<bold>The aim of the study</bold> was to evaluate the presence and distribution of C-reactive protein (CRP) at the site of the abdominal aortic aneurysm (AAA) suck to determine its potential role in AAA rupture
<bold>Material and methods.</bold> Samples of abdominal aortic aneurysms were obtained from 16 patients during elective surgery. These samples were taken from three places at each three levels of the aneurysmal sack: the neck, at the region of maximum diameter and above bifurcation. The cryostat sections were immunostained for CRP visualization using a specific primary mouse monoclonal anti-C-reactive protein antibody. All the specimens were analyzed morphometrically. The data was analized as the ratio of the active surface of the specimen to its total surface in percentage value.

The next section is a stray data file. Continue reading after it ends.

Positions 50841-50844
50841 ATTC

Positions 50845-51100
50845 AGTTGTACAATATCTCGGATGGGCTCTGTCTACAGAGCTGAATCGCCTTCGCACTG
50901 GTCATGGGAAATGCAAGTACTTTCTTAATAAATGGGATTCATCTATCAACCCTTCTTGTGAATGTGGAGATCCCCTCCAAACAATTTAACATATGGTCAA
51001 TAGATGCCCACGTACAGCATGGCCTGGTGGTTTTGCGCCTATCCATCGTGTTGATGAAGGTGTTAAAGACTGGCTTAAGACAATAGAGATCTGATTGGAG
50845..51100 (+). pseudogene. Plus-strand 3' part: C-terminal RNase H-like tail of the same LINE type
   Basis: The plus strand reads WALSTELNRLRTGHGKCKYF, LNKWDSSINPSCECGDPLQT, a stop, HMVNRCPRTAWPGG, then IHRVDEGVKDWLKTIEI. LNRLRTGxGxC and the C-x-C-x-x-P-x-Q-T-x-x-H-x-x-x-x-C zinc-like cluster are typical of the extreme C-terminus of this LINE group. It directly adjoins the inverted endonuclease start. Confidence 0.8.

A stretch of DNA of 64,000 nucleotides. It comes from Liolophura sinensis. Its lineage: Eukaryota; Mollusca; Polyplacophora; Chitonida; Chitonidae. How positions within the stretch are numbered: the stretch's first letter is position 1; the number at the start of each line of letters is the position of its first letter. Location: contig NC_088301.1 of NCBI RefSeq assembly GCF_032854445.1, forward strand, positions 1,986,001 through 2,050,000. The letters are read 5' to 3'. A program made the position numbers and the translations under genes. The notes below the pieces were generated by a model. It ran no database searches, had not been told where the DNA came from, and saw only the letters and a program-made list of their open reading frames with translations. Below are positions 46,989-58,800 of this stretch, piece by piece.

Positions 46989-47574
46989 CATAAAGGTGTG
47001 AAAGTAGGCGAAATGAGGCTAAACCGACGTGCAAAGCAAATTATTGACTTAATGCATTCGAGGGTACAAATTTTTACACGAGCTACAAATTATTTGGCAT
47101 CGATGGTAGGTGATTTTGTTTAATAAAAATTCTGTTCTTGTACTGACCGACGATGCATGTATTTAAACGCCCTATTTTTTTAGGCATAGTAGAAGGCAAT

<bold>Results.</bold> No statistically significant differences between CRP concentrations were found that depended on the site of the aneurysmal sack. However, there exists an average linear correlation between CRP concentration, which is defined as the ratio of the active surface of the specimen to its total surface in percentage value, and the thickness of the adjacent thrombus (Pearson's correlation ratio; r=0.42) with statistical significance of (p<0.00001)
<bold>Conclusions.</bold> The detection of C-reactive protein within the aneurismal wall is not solely sufficient to determine its role in the destruction that eventually leads to a large abdominal aortic aneurysm rupture. It is necessary then to prove an association between not only the metabolism of CRP but also the complement system activation and inflammatory cells response.
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